Dr. Richard Sorge
was intelligent and
proficient in organizing
the spy ring. The
author describes him
OS "a natural linguist
who could converse
easily in French, English, Russian, Japanese and possibly
'IDE Wiilll.D PHOTO
party, which had just seized power under Adolf Hitler;
and his credentials were accepted without question. How
he secured these excellent covers remains a mystery but is
a suggestive index of long-range Soviet preparations.
Dr. Sorge proceeded to Japan via the United States and
Canada. In Tokyo he found a house in a good neighborhood, made himself known at the German Embassy and
the German Club and was readily accepted by the German
community as well as by his colleagues of the press. However, this was explicable on grounds of Sorge's friendship
with the German Colonel Ott, while stationed in China.
As a lucky break for Sorge, Ott was to become Ambassador in Tokyo at a later date.
It is astonishing that despite Japanese deep suspicion of
foreigners, their alertness to the remotest indication of
espionage or Communist sympathies, despite the insularity
of their country forcing couriers to enter or leave only
through well-guarded ports, neither the Japanese civil
police, the special higher police, nor any other Japanese
security agent ever had the remotest suspicion of Sorge or
anv one of his gang of 16 men and women.
Sorge had the advantage of being the protege of
Colonel Ott. We have had similar proteges in the United
States, viz: Dexter White sponsored by Morgenthatt;
Agnes Smedley sponsored by Harold Ickes and Secretary
Royall, as late as 1949.
Sorge's most valuable single associate in Japan was
Ozaki Hozumi, born in 1901, the son of a Japanese journalist. Graduated from the Law School of Tokyo Imperial
University in 1925, he then spent a year of postgraduate
reading, chiefly in economics and sociology. By 1940 the
men of his class were holding positions of great responsibility throughout Japan, especially in the bureaus and
ministries of the Imperial government. Any young man
as brilliant as Ozaki Hozumi was certain to make and keep
many close friends who would know almost everything
there was to know and would share their knowledge with
a trusted confidant. Gradually his sympathies drifted
toward communism. He never admitted to membership in
the Communist party - party sympathy is enough to
develop and launch a high-class agent and spy.
Following his father's footsteps, he became a journalist;
in 1927 was sent to Shanghai as special correspondent of
the great paper, Osaka Asahi. He remained in China for
three years, during which time he met and worked \v itli
Sorge; also met Agnes Smedley, the American Communis'
spy. He came to be known as a leading expert on Chinese
affairs; wrote widely on the subject; attended the Yosemitc
Conference of the Institute of Pacific Relations (I.P.R.)
in 1936 as one of the Japanese delegates. The I.P.R. has
been indicted by bipartisan Congressional Committees
as an "instrument of Soviet espionage and imperialism I
it will be seen that members of that Institute played significant roles in the Sorge case.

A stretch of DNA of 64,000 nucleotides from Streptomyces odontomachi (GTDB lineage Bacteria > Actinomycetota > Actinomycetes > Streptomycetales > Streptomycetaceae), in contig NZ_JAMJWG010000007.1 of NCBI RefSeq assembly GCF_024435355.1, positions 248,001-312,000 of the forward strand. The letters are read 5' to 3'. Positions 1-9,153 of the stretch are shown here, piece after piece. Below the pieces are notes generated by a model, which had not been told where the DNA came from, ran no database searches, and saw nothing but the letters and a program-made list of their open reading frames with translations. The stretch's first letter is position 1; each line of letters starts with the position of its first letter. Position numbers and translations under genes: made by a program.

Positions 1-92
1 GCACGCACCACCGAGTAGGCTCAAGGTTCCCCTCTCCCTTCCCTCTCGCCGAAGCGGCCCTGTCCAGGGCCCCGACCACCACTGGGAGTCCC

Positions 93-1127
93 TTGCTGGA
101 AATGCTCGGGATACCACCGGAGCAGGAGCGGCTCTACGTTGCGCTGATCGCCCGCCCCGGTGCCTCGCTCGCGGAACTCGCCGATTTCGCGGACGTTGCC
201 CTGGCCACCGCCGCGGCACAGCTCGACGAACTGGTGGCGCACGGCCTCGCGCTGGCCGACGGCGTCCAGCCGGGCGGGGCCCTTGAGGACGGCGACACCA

In 1938 Ozaki became unofficial adviser to the Cabin'''
under Prince Konoye; in 19.39, unofficial adviser to the
Tokyo office of the South Manchurian Railway—an invaln'
able assignment to a man who wanted to learn of Japan s
plans and capabilities for war with the Soviet Union. TW
infiltration in high places is a Communist specialty. Ozaki 1
success is no more astonishing than Alger Hiss' role, in 9
Sorge lived on intimate, trusted terms with the Cenn1"
Ambassador and his staff; Ozaki Hozumi had a sirni'8'
close relationship to Prince Konoye, thrice premier. FroU1
these perfect sources they transmitted intelligence to tnj
USSR by concealed radio, by special courier, an'
through the Soviet Embassy. The last channel was co&
sidered risky and not resorted to until the very last. Sorge
Tokyo transmitter was sheltered in the house of Gunth»
Stein, associated with the I.P.R, and later to become cC
respondent of the Manchester Guardian.
Sorge was a natural linguist and could converse cas' ?
in French, English, Russian, Japanese, and possiM
Chinese. In Germany he had studied at the universities "
Berlin, Kiel, and Hamburg, receiving a degree of Doc'0
of Political Science at Hamburg in 1920. During the Fir$
World War he had begun the systematic study of Mart1*
literature and had converted himself, joining the Hambu1?
branch of the German Communist party in 1919. He ^
successful in covering this vulnerable association. In a
course, after he reached Tokyo, he received his Nazi pa ™
card. Seemingly, in the years following until 1941, it nev
occurred to anyone to run a file check on Dr. Rich*'
Sorge. His Party card was considered [even by l
Gestapo] sufficient evidence of his loyalty.
JVleanwhile, that extraordinary international organi/at"1
the "Comintern," tool of the Russian Foreign Office, at ™,
request of the Red Army, began picking up Conim11""
agents and moving them around the world. Evidc"
regarding world-wide Comintern card-lists and con""
produced at the Canadian spy inquiry is corroborated I
the evidence of the prior Sorge trial. In due <'"'"'',.
the Comintern agents in France and the United St" .
received orders. Men who were complete strangers to ''•' I
other and who had never heard the name of Surge b^l
packing their bags for Tokyo; the two key figures *%
Branko de Voukelitch from Paris, and Miyagi Yotoku ''''
De Voukelitch was a Yugoslav, living in Paris with a
wife. He had become interested in Marxian movelD*
Facts Forum News, March,